The NRC’s Dirty Little Secret

Please Note: “This article from the Bulletin of the Atomic Scientists is from 2003, and thereafter the NRC modified the Design Basis Threat regulation to very slightly increase the size of the terrorist attacking force a nuclear plan should be able to defend against.  Bridge the Gap had petitioned NRC to increase the protections so as to be able to withstand at least the number of terrorists seen on 9/11–nineteen.  NRC rejected that petition and eventually required protection against a far smaller number, according to press reports, just marginally higher than the level that had been required pre-9/11.”

The Nuclear Regulatory Commission is still unwilling to respond to serious security problems.
By Daniel Hirsch, David Lochbaum and Edwin Lyman
May/June 2003  pp. 44-51 (vol. 59, no. 03) © 2003 Bulletin of the Atomic Scientist

For a quarter of a century, the Nuclear Regulatory Commission (NRC) kept its dirty little secret: Despite the fact that a successful attack on a U.S. nuclear plant could cause thousands of illnesses and deaths in the surrounding area, and despite the clear increase in terrorist threats over that same period, the commission continued to require the country’s nuclear power plant operators to maintain only a minimal security capability.

The NRC has not required nuclear facilities to guard against an assault by more than three attackers–and never with the help of more than a single insider. In addition, for purposes of planning security, the NRC assumed that the three attackers would act as a single team, armed with nothing more sophisticated than hand-held automatic rifles.

More troubling, the commission has not required plant operators to be able to withstand a possible attack by boat or plane–nor to have the capacity to defend in any way against an attack by anyone defined as “enemies of the United States”–nations or sub-national groups.

After September 11, 2001, when 19 Al Qaeda recruits acting in four coordinated teams used commercial airliners to attack the World Trade Center and the Pentagon, a great deal of concern was expressed about U.S. nuclear plants’ vulnerability to terrorist attack, and questions were raised about increasing security at nuclear facilities. In early 2002, it was widely believed that the NRC would finally upgrade its 25-year-old “design basis threat”–the maximum threat that nuclear plant security systems are required to protect against–and that considerably higher standards would be established.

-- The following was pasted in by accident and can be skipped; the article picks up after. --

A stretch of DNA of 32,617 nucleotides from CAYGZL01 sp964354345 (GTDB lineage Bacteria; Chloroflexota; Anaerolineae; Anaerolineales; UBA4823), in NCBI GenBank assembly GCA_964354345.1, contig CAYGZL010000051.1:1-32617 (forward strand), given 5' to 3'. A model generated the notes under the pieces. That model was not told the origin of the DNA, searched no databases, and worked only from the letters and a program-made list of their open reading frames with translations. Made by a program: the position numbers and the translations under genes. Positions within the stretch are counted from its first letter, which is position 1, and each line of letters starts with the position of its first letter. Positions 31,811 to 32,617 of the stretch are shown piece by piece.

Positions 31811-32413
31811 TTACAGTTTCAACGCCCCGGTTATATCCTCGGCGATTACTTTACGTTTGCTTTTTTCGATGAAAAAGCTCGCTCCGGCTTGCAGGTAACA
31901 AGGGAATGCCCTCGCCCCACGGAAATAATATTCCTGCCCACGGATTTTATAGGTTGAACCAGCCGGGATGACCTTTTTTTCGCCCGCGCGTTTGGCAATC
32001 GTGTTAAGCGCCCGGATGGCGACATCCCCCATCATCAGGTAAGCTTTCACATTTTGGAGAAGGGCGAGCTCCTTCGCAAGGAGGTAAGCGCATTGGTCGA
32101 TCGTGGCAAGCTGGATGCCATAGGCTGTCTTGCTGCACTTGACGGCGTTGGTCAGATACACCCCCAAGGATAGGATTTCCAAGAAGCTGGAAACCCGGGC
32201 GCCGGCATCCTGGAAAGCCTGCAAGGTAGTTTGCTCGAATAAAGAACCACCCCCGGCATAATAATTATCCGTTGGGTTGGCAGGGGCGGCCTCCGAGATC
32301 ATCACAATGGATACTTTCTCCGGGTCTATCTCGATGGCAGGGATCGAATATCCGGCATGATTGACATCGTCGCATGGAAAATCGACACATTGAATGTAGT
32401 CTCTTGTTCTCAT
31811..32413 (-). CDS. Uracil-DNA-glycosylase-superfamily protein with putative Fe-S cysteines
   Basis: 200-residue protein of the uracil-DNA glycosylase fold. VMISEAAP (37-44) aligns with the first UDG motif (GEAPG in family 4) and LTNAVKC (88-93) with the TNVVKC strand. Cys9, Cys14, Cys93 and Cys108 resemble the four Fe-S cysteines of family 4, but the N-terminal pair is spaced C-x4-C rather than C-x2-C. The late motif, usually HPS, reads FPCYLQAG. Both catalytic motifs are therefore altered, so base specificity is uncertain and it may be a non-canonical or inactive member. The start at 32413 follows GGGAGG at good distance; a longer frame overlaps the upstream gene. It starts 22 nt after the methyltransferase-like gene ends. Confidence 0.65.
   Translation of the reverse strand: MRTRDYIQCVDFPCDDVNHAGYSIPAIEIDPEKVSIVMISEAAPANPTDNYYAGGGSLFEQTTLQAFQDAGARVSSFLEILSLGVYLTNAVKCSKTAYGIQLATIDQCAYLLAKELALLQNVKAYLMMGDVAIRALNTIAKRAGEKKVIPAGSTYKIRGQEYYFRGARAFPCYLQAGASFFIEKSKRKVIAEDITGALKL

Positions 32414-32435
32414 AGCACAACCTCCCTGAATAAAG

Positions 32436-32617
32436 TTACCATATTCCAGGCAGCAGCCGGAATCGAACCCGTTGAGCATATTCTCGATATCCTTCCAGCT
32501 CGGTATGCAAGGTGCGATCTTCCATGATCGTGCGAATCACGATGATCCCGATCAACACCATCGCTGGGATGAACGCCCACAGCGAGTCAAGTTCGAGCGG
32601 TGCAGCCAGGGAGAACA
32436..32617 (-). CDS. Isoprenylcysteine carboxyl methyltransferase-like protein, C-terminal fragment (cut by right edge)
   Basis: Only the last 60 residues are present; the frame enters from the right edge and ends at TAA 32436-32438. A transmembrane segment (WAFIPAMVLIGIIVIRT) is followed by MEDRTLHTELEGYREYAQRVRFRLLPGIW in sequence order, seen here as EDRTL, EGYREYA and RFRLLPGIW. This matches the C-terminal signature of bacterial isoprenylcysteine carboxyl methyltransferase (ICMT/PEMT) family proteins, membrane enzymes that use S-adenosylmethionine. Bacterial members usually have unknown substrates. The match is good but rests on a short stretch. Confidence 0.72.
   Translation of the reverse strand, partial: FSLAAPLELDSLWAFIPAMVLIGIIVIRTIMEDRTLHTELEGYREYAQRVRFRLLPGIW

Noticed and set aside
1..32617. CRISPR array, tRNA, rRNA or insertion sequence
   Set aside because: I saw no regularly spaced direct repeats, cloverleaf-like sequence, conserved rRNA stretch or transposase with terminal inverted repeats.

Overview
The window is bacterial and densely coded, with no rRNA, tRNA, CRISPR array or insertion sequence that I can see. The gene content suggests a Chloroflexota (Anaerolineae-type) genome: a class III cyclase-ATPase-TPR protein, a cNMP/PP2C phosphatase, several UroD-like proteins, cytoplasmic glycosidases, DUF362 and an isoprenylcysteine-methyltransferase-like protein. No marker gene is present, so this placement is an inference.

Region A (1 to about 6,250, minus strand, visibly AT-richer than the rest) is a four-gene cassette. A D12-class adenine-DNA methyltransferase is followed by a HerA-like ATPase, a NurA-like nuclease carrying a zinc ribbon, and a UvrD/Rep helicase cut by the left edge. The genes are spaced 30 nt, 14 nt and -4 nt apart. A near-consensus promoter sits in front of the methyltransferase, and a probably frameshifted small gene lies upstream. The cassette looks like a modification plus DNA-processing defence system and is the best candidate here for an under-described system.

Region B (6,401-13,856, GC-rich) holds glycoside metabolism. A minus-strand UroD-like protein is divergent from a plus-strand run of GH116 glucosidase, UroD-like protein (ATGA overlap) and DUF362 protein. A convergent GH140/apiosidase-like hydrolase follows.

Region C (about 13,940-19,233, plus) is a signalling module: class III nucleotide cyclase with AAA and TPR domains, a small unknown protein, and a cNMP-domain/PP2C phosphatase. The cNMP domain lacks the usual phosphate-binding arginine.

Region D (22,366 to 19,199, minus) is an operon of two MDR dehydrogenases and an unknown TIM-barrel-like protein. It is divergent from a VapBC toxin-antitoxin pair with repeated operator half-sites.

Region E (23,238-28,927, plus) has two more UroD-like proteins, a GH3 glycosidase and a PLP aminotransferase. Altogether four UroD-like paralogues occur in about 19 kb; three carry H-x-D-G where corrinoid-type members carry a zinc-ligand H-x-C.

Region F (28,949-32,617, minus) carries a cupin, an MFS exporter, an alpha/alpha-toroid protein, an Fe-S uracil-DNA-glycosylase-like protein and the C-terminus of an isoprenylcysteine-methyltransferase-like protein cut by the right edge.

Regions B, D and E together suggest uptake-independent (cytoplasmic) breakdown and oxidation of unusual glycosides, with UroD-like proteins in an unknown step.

A non-response

Although the commission has never advertised the limitations of its design basis threat (DBT), the guidelines are no secret to terrorists. The NRC has long published its security requirements in the Code of Federal Regulations, available at any library or on the Internet, and supplemental information can be found in other publicly available NRC documents. [1]  And critics have been pointing out the inadequacy of those security requirements for decades. [2]

Although the nuclear power plants’ required security arrangements are minimal, even a modest attacking force–one that fits the NRC’s definition–can easily overwhelm the security guards at many U.S. nuclear plants, as demonstrated by the NRC’s own force-on-force testing program, known as the Operational Safeguards Response Evaluation (OSRE). At nearly half the nuclear plants where security has been OSRE-tested, mock attackers have been able to enter quickly and simulate the destruction of enough safety equipment to cause a meltdown–even though the reactor operators typically have been given six months’ advance notice of the day of the test.

In response to these dismal test results, the NRC attempted to quietly kill off the test program. [3]

Since the massive terrorist attacks of September 11, the NRC’s inaction has been even more troubling. Despite the obvious attractiveness of U.S. reactors as terrorist targets, the NRC and the nuclear industry have done little to upgrade security.